Fig. 10 Getting Info of Remote Shares

It collects ARP cache information from the local system using the GetIpNetTable API. ARP cache information is a list of all the systems with which the computer recently communicated. It checks for “172.”, “192.168.” etc., on the collected IP list. If an IP address is in a different range it skips that system from encryption:

Fig. 11 Collect ARP Cache Information

It uses an AES-256 encryption key per file with a hard-codedRAS-4096 public encryption key. As shown in Fig. 12, the 0x6610 parameter is used while calling the CryptGenKey API. 0x6610 is the value of the CALG_AES_256 identifier and is only alg_id:

Fig. 12 Create CALG_AES_256 Key

Conti has a unique feature that allows attackers to perform file encryption in command line mode:

Fig. 13 Command Line Mode of Operation

Modes of Operation

Conti allows 2 command line modes --encrypt-mode and - h :

Fig. 14 Command Line --encrypt-mode Mode

--encrypt-mod marks which files are encrypted. There are 3 options for its value: all , local , and network . By default, ransomware runs with the all parameter:

Fig. 15 Command Line --encrypt-mode with Value all

In all , encryption carried out for – local and network. network means that shared resources on the local network will be encrypted:

Fig. 16 Command Line --encrypt-mode Mode with Value local
Fig. 17 Command Line --encrypt-mode Mode with Value network

In command line -h mode, the parameter may contain the name of a file that lists the DNS and NetBIOS addresses of remote servers. The malware will then build a list of folders to ignore during encryption:

Fig. 18 Folders Ignored in Encryption

It skips the following extensions during encryption: .exe, .dll, .sys, .lnk, and .CONTI. It appends the file extension .CONTI and creates a ransom note named CONTI_README.txt in every folder to notify users about the infection:

Fig. 19 __CONTI” Extension Appended to Files

The Ransom Note:

The ransom note and the note’s file information are present in the resource of malware files:

Fig. 20 Ransom Note Content
Fig. 21 Ransom Note Name

It calls the LoadResource API to get ransom note-related information:

Fig. 22 Code to Collect Data Related to the Ransom Note

The ransom note contains 2 email addresses to get in touch with the attackers. The addresses are unique for each victim:

Fig. 23 Ransom Note



TTP Map:

Initial AccessExecutionPersistencePrivilege EscalationDefense EvasionCredential AccessDiscoveryLateral MovementCollectionCommand and controlExfiltrationImpact
Valid Accounts (T1078)Command and Scripting Interpreter: Windows Command Shell (T1059.003)Valid Accounts (T1078)Process Injection: Dynamic-link Library Injection (T1055.001)Obfuscated Files or Information (T1027)Brute Force (T1110)System Network Configuration Discovery (T1016)Remote Services: SMB/Windows Admin Shares (T1021.002)Archive Collected Data: Archive via Utility (T1560.001)Remote file copy (T1105)Exfiltration Over Web Service: Exfiltration to Cloud Storage (T1567.002)Data Encrypted for Impact (T1486)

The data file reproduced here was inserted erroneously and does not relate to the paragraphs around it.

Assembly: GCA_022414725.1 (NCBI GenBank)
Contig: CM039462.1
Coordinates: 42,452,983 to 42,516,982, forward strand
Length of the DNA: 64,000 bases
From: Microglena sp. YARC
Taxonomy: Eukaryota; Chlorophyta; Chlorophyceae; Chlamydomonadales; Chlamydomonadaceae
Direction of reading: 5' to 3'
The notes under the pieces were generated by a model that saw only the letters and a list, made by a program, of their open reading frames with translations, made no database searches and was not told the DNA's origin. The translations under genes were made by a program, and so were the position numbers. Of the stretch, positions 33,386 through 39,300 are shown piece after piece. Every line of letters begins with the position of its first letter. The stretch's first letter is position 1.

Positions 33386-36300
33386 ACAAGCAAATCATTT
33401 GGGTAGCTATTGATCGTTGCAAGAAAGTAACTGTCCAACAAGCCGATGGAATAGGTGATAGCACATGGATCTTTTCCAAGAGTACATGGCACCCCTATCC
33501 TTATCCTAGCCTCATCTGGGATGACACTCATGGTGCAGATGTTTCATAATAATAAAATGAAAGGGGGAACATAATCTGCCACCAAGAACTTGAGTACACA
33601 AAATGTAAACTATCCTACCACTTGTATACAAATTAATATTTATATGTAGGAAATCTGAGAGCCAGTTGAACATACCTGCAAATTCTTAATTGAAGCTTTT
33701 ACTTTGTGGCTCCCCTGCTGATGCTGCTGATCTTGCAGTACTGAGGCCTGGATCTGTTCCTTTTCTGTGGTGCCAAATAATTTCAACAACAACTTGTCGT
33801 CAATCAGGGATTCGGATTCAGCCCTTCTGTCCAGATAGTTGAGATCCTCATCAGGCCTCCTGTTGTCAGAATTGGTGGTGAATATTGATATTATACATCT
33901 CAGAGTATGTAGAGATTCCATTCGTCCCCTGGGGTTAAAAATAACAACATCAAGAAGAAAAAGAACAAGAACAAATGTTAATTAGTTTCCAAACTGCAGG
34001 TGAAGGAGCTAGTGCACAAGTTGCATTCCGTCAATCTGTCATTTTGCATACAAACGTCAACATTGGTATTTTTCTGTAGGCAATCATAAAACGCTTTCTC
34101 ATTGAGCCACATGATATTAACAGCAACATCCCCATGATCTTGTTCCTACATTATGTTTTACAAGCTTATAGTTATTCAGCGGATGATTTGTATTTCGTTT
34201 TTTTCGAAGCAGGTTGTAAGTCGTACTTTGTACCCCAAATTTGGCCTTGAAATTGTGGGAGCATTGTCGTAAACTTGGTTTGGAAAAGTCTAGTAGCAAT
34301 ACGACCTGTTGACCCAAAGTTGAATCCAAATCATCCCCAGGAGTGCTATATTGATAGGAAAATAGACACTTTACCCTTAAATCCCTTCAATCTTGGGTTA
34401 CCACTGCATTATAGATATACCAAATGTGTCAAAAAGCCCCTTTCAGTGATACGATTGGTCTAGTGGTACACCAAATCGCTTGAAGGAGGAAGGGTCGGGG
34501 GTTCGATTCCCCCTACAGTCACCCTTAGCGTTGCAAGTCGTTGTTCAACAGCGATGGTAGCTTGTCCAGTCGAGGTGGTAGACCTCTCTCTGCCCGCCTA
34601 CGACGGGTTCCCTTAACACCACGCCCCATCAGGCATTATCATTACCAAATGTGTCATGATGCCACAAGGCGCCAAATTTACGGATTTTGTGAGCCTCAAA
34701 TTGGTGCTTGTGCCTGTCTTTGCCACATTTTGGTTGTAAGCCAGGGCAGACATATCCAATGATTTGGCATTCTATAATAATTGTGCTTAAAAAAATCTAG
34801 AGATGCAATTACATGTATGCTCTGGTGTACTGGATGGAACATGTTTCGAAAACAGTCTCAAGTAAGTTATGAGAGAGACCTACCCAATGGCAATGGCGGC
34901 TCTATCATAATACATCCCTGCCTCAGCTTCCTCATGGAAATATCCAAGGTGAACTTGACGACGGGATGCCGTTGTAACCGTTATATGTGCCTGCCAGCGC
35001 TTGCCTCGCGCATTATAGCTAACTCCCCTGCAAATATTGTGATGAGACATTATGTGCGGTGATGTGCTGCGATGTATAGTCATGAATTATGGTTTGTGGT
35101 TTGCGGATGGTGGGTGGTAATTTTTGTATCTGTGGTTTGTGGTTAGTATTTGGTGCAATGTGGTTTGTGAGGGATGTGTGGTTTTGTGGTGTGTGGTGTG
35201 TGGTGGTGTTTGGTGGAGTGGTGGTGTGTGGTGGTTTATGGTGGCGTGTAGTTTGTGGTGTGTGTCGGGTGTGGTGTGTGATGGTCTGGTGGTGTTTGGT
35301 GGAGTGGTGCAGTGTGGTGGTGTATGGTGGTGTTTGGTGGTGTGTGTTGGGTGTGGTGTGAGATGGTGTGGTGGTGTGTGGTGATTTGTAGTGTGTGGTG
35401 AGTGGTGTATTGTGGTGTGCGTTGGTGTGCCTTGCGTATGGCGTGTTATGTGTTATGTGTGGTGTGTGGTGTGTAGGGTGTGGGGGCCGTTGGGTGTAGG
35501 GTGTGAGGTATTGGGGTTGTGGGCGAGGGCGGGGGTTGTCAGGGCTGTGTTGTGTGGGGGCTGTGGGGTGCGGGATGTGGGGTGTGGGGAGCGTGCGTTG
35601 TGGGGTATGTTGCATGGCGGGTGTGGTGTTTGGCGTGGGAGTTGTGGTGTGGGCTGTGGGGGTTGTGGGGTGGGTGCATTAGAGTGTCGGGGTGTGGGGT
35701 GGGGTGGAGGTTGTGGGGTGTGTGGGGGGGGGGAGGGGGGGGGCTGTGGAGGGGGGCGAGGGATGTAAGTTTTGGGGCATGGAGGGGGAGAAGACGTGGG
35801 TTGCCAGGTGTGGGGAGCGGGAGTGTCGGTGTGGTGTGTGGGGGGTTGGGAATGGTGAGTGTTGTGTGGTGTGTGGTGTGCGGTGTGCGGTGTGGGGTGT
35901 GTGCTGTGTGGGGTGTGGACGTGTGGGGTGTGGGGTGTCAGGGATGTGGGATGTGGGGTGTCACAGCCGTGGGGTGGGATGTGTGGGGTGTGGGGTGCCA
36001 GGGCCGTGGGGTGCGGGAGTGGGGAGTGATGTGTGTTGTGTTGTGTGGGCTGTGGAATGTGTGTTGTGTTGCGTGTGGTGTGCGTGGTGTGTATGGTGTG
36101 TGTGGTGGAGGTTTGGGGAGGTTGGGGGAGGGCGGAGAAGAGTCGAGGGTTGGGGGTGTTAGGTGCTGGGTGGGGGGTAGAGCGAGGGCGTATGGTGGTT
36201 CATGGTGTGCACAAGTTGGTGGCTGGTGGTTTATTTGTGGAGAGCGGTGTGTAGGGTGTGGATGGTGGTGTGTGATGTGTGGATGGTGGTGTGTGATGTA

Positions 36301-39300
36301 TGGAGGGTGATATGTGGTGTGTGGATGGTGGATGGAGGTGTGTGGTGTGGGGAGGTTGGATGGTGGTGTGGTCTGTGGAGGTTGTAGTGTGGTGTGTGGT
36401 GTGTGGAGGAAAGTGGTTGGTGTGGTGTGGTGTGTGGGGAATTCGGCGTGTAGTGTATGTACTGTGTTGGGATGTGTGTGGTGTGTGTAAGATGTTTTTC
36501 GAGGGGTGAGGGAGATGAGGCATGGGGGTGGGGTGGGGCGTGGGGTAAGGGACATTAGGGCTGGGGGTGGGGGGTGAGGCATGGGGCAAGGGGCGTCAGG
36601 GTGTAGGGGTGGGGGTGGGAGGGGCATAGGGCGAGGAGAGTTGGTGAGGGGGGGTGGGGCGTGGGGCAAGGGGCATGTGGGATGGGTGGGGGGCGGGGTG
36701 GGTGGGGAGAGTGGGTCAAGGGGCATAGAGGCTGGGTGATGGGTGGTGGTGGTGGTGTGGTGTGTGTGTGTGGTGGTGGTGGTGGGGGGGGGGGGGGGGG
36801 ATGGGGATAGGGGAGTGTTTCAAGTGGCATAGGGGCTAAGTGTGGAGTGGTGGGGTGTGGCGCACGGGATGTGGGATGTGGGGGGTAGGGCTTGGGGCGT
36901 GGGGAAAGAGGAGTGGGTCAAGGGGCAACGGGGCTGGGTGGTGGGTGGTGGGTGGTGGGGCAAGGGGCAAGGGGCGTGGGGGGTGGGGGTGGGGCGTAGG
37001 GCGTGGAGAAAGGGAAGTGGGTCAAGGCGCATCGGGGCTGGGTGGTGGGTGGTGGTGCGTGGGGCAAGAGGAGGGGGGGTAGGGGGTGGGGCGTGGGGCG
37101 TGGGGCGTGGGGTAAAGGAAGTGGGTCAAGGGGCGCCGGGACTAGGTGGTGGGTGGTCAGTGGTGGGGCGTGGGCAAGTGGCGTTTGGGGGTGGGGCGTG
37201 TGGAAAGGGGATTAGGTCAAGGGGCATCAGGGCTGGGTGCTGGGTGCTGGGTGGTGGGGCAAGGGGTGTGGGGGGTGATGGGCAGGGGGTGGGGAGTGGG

Phishing: Spearphishing Attachment (T1566.001)Native Application Programming Interface (API)(T1106)External Remote Services (T1133)Valid accounts: domain accounts (T1078.002)Process Injection: Dynamic-link Library Injection (T1055.001)Steal or Forge Kerberos Tickets: Kerberoasting (T1558.003)System Network Connections Discovery (T1049)Taint Shared Content (T1080)Service Stop (T1489)
Phishing: Spearphishing Link (T1566.002)Windows Management Instrumentation (T1047)Scheduled task/job: scheduled task (T1053.005)Deobfuscate/Decode Files or Information (T1140)OS credential dumping (T1003)Process Discovery (T1057)Exploitation of Remote Services (T1210)Inhibit System Recovery (T1490)
Exploit public-facing application (T1190)User execution (T1204)Startup item (T1165)Impair defenses: disable or modify tools (T1562.001)Credentials from password stores (T1555)File and Directory Discovery (T1083)Lateral tool transfer (T1570)
Scheduled task/job: scheduled task (T1053.005)Boot or logon autostart execution: Winlogon Helper DLL (T1547.004)Network Share Discovery (T1135)
Command and Scripting Interpreter: PowerShell (T1059.001)Remote System Discovery (T1018)
Network Service Scanning (T1046)
Permission groups discovery: domain groups (T1069.002)
System information discovery (T1082)
System owner/user discovery (T1033)
Security software discovery (T1063)
Account Discovery: Local Account (T1087.001)
Permissions Group Discovery: Local Groups (T1069.001)


To defend against threats, Qualys recommends good cyber hygiene practices, and moving to a preventative approach by keeping network configurations, backup, application access, and patching up-to-date.